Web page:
The Harper J. Dininny House is architecturally and historically significant as one of the ten remaining houses that were original to Perkins’ Addition subdivision, the most visually cohesive example of a streetcar subdivision in 1 Salt Lake City. Streetcar subdivisions played a major role in the transformation of the land south of the original city from agricultural to residential use in the 1890s, and Perkins’ Addition was considered the standard of subdivision excellence. The Dininny House is one of three houses whose design varies from the standard pattern that was repeated with variations in seven Perkins Addition houses. This variation within a subdivision which is dominated by similar house types indicates that the ideal of personalized expression as a selling point in subdivision development occasionally became a reality. Although a unique type among Perkins Addition houses, the Dininny house has many design features which visually tie it to other Perkins houses.
The Harper J. Dininny House at 925 East Logan Avenue was built in 1891 as one of the thirteen large, brick houses constructed in Perkins Addition
subdivision by Metropolitan Investment Company. Harper J. Dininny, an
attorney, had come from Denver in March 1891 to act as the local agent for
Metropolitan Investment Company, a Salt Lake real estate firm that had been created by a group of Denver real estate developers and financiers.
Dininny, who lived at 810 East 100 South while this subdivision was being
completed in 1891, conducted the company’s real estate development affairs, which were primarily concentrated in Perkins’ Addition. Ha and his wife, Sarah, bought this house in June 1891 for $9280 from J.C. Dobbins, who had received legal title to the property immediately before selling it to Dininny, but who had apparently contracted several months previously to have the house built either for himself or as speculative property.
None of the titles to the Perkins’ .Addition properties were officially
transferred until June 1891, when George W.E. Griffith of Metropolitan
Investment Company was the owner of legal record, even though contracts and agreements for the sale of lots and the construction of houses were being made as early as November 1890 with Gilbert L. Chamberlin, the original promoter of the subdivision.
Harper J. Dininny was born June 7, 1851 in Addison, New York. After attending the local schools there, he went to Union College in Albany, where he graduated with an L.L.B. degree in 1873. He was admitted to the New York state bar that sane year and commenced practicing law in his father, J.W. Dininny’s, office, where he continued for several years. He married Sarah O. Ambler on November 19, 1873.
The Dininnys apparently moved to Denver in the 1880s, where Harper became acquainted with the group of men who, in 1891, formed the Metropolitan Investment Company. One of those men, B.A. Aribler, was probably his brother-in-law. Dininny was apparently respected for his legal judgment and business acumen, because he was sent to Salt lake City in March 1891 to act as attorney and representative for Metropolitan Investment Company.3 Gilbert L. Chamberlin, who had acted as chief spokesman and promoter of the enterprise since November 1890 in til this time, apparently returned to Denver soon after Dininny’s arrival and was no longer actively involved in the development of Perkins Addition.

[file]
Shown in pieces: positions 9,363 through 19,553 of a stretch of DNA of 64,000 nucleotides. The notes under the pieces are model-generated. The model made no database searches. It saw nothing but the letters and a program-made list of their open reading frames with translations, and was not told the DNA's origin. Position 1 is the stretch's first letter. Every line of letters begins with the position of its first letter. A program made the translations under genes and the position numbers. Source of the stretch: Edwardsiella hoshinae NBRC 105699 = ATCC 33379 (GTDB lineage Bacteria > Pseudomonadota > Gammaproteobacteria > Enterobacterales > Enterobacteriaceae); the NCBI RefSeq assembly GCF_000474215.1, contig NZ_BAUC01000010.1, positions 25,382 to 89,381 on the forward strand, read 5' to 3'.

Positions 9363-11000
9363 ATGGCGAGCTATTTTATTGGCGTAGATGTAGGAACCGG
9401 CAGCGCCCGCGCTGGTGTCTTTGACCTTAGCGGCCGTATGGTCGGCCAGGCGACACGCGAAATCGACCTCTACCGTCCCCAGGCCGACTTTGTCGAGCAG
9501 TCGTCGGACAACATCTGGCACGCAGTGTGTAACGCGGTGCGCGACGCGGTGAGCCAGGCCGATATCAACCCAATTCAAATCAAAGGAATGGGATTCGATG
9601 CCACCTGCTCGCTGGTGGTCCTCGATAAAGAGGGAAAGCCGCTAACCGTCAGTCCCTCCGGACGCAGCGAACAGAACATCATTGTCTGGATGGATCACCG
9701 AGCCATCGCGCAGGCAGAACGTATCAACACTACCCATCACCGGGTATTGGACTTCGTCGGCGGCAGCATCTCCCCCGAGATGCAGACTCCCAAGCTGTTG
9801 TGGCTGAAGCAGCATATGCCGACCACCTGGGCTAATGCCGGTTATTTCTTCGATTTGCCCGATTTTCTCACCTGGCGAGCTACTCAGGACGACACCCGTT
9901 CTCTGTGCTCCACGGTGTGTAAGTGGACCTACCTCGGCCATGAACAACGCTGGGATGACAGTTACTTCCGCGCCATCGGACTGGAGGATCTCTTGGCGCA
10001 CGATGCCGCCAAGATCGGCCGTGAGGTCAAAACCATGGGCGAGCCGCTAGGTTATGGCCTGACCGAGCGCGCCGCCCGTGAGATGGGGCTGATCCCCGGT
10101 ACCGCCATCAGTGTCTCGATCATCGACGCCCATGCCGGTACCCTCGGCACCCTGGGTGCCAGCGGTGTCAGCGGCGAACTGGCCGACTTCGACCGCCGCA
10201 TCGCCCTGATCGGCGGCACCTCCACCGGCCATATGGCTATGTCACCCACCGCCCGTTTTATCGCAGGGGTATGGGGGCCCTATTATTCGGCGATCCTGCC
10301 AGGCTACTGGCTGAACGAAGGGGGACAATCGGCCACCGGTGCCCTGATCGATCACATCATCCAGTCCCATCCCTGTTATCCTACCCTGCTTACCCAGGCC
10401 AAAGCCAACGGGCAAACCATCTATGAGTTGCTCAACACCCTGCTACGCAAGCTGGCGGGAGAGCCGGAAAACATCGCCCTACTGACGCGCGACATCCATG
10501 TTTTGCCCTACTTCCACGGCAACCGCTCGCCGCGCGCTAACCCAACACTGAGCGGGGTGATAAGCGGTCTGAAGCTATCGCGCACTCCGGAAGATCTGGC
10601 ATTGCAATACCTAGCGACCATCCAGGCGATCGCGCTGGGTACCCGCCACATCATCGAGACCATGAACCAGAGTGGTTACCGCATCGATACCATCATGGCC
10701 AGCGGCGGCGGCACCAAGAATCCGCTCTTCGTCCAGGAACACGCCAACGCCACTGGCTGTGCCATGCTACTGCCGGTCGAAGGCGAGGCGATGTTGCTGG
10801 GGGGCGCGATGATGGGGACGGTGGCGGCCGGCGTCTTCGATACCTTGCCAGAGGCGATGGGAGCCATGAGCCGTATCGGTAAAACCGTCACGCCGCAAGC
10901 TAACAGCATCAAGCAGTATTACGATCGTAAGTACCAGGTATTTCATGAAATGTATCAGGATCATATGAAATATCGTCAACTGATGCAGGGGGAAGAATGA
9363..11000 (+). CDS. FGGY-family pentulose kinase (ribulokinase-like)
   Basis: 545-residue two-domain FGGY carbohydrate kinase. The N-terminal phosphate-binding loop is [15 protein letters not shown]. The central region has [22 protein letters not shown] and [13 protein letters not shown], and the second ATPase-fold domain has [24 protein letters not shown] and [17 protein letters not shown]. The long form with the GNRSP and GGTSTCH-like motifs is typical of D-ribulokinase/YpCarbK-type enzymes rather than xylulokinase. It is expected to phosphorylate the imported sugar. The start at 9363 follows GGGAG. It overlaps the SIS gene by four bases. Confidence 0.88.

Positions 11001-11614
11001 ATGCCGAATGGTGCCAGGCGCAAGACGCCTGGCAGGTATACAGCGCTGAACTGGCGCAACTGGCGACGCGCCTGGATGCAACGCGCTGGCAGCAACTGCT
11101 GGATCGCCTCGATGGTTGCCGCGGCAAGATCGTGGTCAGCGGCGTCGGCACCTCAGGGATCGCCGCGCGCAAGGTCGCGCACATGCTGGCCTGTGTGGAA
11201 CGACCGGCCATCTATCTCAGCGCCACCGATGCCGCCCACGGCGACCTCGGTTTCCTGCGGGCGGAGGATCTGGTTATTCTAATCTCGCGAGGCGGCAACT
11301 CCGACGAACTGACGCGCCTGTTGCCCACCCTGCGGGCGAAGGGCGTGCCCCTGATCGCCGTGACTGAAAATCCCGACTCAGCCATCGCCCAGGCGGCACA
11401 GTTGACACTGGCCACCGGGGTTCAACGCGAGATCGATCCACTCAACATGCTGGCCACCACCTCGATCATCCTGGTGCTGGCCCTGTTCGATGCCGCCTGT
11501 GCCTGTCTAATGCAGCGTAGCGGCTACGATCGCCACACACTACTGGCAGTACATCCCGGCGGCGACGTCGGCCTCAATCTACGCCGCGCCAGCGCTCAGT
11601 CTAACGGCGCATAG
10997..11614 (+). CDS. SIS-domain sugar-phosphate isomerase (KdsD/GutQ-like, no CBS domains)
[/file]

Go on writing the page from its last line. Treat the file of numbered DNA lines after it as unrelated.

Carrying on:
The Dininnys lived in this house from 1891 to 1894. They moved into other houses in the subdivision when they were vacant, including 950 E Logan Avenue (1894-96) and 1630 South 900 East (1897-1900). Mr. Dininny remained in Salt Lake City for several years after the dissolution of
Metropolitan Investment Company (around 1893), practicing law and becoming involved in local politics. He had served on the fire and police boards soon after coming to the city, and in 1902 served as chairman of of the executive committee of the Democratic State Committee. In 1905 he was elected Salt Lake City attorney, which position he continued to hold until his death in 1917.
Sarah Dininny died in Salt Lake City in 1923. Their only child, Constance,
had married a prominent banker, Melvin H. Sowles, in 1900, and had lived for several years at 259 South 1200 East.
In 1898, the house was sold by Commercial National Bank of Denver, which
received much of the Perkins Addition property via Dininny and Metropolitan Investment Company in the mid-1890s, to Byron F. and Nellie S. Frobes, who had been living at 150 West 600 South. They remained in this house for the next thirty years. Mrs. Frobes (1871-1939), a native of Iowa, had come to Utah in 1893 and first taught school in Ogden before moving to Salt Lake City in 1894. From that time until her death in 1939, she continued to teach in the Salt Lake City high schools. Byron Frances Frobes, born in Pennsylvania in 1862, had come to Utah in 1890 and worked as a telegraph operator for Associated Press before becoming superintendent of telegraphing for the Union Pacific Railroad, He died in 1942 in his home at 1059 East South Temple.
Frank Staats, a contractor, bought the house in 1929 from the Frobes and
divided it into three apartments. He and his wife, Gladys, lived in one of
those apartments until about 1934 when they moved to 976 East 200 South. They continued to own and rent out the apartments in the house until 1944, when they sold it to Melba B. Burnett. Melba and her husband, Kenneth, lived nearby at 1621 South 1000 East and used this house as income property until 1971. That year, the current owners, Lluana W. and Kenneth Earl Timothy, bought the house. They, too, have continued to rent it out up to the present, remaining in their own house across the street from this one at 938 East Logan Avenue.